New legislation pushes back against reduced Medicaid plan options on neighbor islands
A new bill moving through the Hawaii State Legislature is pushing back against the Department of Human Services’ plan to reduce the number of Medicaid health plan options on neighbor islands.
DHS released its QUEST Integration Medicaid Managed Care RFP at the end of August, where the Department announced its intent to contract with four health plans to provide services for Medicaid and CHIP members in Hawaii. All four plans would serve members in Oahu, with just two operating on neighbor islands.
At the end of January, Med-QUEST announced HMSA and UnitedHealthcare as the winners of the statewide contract, and AlohaCare and Ohana Health Plan as the Oahu-only plans.
AlohaCare was quick to protest the decision and Med-QUEST has since announced that “all QI Contract Award implementation activities are suspended until further notice,” due to the protest.
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But now, DHS is facing pressure from the legislature. HB 668 HD1 calls DHS’s decision to limit the number of plans on neighbor islands discriminatory and unfair.
“The Department of Human Services should focus on fair access to health care for Medicaid members statewide and that limiting health plans for Medicaid members on the neighbor islands to only two but providing a choice of four health plans to Medicaid members on Oahu is both explicitly and inherently unfair to neighbor island residents,” reads the bill.
The bill states that the reduction in plan options may worsen quality of care, reduce coverage, and increase the administrative burden on DHS.
“By limiting the number of contracts on the neighbor islands to two, compared to four for Oahu residents, the request for proposals may result in a reduction of coverage and threaten the quality of health care options for Medicaid beneficiaries. Furthermore, reducing health plan options will also increase administrative costs for the Department of Human Services due to the need for outreach and reassignment of nearly fifty thousand Medicaid members to a new health plan,” the bill continues.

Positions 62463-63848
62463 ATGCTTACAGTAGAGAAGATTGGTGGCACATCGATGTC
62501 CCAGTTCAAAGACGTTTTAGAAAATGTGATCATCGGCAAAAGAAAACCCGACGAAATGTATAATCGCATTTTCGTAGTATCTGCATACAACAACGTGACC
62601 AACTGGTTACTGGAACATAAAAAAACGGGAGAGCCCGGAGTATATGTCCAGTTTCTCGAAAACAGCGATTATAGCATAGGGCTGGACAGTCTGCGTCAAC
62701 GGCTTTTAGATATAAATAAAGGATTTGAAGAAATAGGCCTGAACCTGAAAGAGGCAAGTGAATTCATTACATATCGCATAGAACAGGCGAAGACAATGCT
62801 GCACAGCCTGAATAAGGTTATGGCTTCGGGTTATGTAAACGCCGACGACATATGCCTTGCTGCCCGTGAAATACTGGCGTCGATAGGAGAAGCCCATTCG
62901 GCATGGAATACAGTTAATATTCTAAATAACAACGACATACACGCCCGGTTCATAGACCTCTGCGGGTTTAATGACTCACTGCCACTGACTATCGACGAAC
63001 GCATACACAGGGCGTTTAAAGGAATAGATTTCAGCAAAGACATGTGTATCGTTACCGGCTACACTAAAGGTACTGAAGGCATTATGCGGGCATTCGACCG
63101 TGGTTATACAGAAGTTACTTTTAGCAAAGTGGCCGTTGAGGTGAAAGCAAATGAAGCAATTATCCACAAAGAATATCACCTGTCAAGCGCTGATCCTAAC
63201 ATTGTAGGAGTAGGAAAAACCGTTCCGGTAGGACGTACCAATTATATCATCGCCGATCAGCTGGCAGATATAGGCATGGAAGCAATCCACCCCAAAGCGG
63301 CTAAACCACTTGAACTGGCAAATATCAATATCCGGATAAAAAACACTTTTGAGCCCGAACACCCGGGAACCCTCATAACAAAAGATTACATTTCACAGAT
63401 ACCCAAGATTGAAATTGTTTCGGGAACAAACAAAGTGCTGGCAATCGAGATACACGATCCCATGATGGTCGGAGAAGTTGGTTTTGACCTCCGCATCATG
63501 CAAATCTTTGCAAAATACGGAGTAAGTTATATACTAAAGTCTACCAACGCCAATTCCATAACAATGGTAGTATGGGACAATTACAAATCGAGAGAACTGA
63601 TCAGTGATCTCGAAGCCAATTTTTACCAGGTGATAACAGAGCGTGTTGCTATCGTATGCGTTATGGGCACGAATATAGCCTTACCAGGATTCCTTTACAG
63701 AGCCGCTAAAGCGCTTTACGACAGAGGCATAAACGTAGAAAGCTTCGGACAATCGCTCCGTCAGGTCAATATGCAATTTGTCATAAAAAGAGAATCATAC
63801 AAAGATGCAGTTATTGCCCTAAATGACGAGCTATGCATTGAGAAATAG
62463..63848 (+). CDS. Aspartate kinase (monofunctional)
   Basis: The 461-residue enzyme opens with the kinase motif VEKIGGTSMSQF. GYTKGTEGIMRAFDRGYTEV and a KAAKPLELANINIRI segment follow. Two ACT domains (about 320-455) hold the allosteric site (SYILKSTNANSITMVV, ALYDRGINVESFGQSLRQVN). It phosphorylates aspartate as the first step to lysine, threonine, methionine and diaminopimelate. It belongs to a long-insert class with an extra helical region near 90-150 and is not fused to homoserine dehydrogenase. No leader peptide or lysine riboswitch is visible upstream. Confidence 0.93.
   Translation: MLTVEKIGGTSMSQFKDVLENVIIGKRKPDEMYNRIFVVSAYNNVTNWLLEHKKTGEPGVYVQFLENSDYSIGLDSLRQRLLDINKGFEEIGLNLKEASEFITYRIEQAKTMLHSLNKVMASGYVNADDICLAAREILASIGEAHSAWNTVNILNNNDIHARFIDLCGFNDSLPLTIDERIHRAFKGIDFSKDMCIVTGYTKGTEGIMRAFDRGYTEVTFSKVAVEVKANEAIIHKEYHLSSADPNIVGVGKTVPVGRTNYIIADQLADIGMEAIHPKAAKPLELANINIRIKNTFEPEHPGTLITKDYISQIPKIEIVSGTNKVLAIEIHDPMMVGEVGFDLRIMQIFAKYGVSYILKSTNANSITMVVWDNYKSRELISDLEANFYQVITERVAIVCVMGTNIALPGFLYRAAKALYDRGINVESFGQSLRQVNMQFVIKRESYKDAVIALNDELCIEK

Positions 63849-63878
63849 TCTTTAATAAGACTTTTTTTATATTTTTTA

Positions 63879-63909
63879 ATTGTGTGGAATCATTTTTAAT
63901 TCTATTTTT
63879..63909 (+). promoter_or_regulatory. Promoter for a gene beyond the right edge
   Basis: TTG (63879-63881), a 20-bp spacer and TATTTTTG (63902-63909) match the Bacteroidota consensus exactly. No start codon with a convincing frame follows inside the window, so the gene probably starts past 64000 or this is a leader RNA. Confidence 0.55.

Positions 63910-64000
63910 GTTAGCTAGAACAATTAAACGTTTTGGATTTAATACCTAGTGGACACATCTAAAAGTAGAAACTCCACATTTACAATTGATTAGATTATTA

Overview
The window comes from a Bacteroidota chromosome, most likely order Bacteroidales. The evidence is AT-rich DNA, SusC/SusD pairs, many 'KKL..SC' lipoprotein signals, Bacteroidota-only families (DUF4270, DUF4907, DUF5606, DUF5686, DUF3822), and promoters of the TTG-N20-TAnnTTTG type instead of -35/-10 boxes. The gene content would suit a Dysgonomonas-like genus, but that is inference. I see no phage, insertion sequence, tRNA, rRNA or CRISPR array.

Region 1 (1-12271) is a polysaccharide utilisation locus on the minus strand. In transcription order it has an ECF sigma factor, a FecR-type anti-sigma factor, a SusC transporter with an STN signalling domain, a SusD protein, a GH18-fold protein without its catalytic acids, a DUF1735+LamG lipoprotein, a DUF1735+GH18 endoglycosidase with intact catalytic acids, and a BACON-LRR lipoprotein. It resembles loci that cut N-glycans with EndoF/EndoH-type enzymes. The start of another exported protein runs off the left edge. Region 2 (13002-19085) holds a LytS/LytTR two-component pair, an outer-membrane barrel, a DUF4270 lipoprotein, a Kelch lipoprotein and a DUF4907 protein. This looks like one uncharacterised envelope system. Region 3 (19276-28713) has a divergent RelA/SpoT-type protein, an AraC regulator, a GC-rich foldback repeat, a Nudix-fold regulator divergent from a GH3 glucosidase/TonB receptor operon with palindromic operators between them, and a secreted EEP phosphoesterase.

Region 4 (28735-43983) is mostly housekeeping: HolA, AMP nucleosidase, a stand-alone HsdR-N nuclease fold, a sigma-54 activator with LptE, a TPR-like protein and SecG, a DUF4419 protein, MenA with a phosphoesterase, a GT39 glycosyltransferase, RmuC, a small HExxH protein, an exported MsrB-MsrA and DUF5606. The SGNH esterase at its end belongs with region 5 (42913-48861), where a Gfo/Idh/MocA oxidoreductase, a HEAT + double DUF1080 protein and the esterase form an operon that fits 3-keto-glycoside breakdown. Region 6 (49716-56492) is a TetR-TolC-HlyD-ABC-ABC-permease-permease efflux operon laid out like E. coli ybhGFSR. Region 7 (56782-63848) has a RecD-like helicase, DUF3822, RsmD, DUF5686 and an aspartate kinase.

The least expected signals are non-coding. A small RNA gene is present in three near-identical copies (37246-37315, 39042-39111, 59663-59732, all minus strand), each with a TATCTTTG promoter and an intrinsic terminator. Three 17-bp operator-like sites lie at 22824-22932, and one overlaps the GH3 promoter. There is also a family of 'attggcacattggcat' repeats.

HB 668 HD1 would require DHS to receive approval from the legislature through a two-thirds vote in each chamber prior to executing a contract that would reduce the number of Medicaid plans available in any part of Hawaii.
The bill also requires an audit and a taskforce to review DHS’s RFI and RFP processes related to the Med-QUEST decision.
The bill had a public hearing in the House Committee on Human Services & Homelessness and the Committee on Health on February 13.
In testimony on the bill, the Department of Health asked the committee to “look deeper” into why Medicaid chose to contract with two plans for neighbor islands.
“On the neighbor islands, where health care resources are almost always more limited than on Oahu, having too many plans who are essentially competing for both members and a limited workforce creates a diffusion of effort to increase access and coordinate resources,” wrote the DOH.
The DOH notes that differences in each plan’s administrative processes, billing and reimbursement, and provider reporting make it difficult to coordinate limited resources.
An earlier proposed version of the bill would have prohibited DHS from reducing the number of plan options on neighbor islands compared to Oahu, and would have given all Medicaid-enrollees the option to choose from the four health plans awarded contracts.
Hana Health, West Hawaii Community Health Center, Lanai Community Health Center, Waimanalo Health Center, Molokai General Hospital, Kaiser Permanente Hawaii, Pediatric Therapies Hawaii, Green Wheel Food Hub, AlohaCare, Alii Health Center, No Shame Hawaii, Hoola Lahui Hawaii, and others offered testimony in support of this version.
DHS, the State Procurement Office, the Department of the Attorney General, HMSA, and UnitedHealthcare voiced opposition for either the entire proposed bill or parts of it.
The bill was then amended to its current version.
HB 668 passed out of the House Committees on Health and on Human Services & Homelessness with amendments on Thursday. It was then referred to the House Finance Committee on February 14.